Pandemics, natural disasters, and other unfortunate events might be a rarity, but they do happen. While it’s certainly possible we may not experience a major event in the near future, it’s irresponsible to ignore the possibility. After all, there’s an undeniable truth to the old adage, “Better safe than sorry.” Even if it is only a minor occurrence, being prepared is just plain smart.
Fortune Favors the Prepared
You’ve no doubt heard the expression, “Fortune favors the prepared.” The reason it’s been around so long, is because it’s proven true time and time again. When you have a plan in-place, you’re much less likely to panic. Stress and anxiety are very powerful emotions which can cause you to make rash decisions. And, everyone knows that making decisions in a rush often leads to worsening already bad situations.
Today’s business landscape has several unique features, which will add new complexities on top of the historical playbook. This makes it important for business leaders to prepare for the specific circumstances of the next downturn, as well as exploiting the right lessons from the past. —Harvard Business Review
So, knowing what you’re going to do in advance provides you with an immense advantage. You’ll be able to follow along a predetermined path. At the very least, you’ll have parameters in-place to help guide you, should your plan not be totally applicable.
Planning for the Next Big Disruption
We’ve already gone over some of these points before, but most, if not all, warrant repeating. When you prepare, it’s much easier to take decisive action, virtually eliminating the need to debate a course of action. Here are some helpful tips for how to plan for the next unplanned event:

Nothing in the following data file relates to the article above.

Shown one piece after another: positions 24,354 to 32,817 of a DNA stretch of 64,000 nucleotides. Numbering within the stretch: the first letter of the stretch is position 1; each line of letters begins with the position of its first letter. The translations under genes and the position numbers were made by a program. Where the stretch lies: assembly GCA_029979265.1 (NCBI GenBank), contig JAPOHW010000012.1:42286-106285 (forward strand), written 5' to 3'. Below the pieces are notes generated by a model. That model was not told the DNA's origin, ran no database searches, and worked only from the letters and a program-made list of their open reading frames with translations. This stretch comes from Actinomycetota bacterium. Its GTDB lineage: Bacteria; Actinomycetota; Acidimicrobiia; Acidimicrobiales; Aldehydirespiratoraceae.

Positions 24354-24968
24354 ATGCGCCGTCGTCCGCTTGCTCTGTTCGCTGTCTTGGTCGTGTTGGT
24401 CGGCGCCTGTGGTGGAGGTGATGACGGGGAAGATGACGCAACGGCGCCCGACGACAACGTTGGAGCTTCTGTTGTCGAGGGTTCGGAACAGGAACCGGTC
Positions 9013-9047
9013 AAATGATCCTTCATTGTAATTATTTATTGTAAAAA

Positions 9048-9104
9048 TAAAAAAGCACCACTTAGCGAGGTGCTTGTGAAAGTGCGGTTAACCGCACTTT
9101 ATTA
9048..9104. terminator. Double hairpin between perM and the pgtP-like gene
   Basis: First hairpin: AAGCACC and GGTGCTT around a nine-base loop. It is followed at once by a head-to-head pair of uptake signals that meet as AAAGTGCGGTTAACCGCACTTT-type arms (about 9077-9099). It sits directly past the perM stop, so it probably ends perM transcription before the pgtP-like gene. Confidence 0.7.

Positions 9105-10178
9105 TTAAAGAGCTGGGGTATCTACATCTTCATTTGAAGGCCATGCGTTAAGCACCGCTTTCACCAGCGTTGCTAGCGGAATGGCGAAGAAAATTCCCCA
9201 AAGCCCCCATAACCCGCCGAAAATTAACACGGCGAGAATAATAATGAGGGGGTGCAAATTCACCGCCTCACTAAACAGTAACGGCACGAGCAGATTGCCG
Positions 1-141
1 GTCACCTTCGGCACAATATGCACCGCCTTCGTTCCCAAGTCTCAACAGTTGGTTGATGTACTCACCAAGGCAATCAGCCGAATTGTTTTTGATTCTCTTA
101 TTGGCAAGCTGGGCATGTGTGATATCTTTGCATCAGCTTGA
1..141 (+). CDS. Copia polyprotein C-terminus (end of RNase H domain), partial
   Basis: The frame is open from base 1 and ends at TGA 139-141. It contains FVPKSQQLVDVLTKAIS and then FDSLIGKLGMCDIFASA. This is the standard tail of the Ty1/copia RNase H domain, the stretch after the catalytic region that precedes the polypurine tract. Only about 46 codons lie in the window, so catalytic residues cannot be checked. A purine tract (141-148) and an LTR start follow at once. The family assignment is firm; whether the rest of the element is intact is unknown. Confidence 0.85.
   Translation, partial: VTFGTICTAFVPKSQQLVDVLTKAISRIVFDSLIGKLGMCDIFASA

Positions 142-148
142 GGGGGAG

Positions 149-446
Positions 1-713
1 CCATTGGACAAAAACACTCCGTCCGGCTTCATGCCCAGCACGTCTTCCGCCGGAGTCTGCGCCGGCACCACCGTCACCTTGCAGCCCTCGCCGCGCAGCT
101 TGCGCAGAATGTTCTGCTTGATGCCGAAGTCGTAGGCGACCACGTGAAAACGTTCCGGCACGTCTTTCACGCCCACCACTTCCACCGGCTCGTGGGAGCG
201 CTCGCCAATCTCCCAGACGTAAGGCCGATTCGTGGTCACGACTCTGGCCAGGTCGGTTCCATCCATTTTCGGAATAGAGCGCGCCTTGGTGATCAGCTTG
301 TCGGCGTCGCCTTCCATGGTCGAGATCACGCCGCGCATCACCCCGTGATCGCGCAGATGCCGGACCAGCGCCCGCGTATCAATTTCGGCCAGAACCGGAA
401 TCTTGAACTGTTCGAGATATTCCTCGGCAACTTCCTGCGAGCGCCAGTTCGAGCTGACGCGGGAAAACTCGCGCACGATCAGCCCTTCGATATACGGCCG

- Ready your team for truly remote capabilities. When the impact of the novel coronavirus was foreboding and uncertain, precautionary steps were the only responsible thing to do. If you allowed your employees to work from home, they did so on the fly. And, since reopening, might have returned part- or full-time to the office. However, they probably did not have and still don’t have all the necessary resources to truly work remotely. Put those tools in place now and this will offer you a more seamless transition if needed in the future.
- Prepare your place of business. We previously discussed protecting a business from vandalism. Although this is unpleasant to think about, it is something that you should plan for. Having the right security and structural preparedness is a necessity to limit damage caused by vandalism. Additionally, you should have prevention and recovery tools in place for other events, like natural disasters, criminal activity, and other unfortunate events.
- Streamline your organization. Due to the global pandemic and subsequent shutdowns, many businesses furloughed or outright terminated employees. But, expenses remained, despite a marked decrease or near complete cutoff of earnings. While you may have made some temporary adjustments or even cut some expenses out altogether, now is an ideal time to re-examine your operations, pinpointing duplication, inflated expenses, and other unnecessary elements.
The overall point being, even if you managed to pull through this last disruption, you may not be able to do so again. Now is an ideal time to plan ahead put in place measures so they are ready to go at a moment’s notice.
What other suggestions do you have getting prepared? Please, take a moment to share your thoughts and experiences by commenting and benefiting others!
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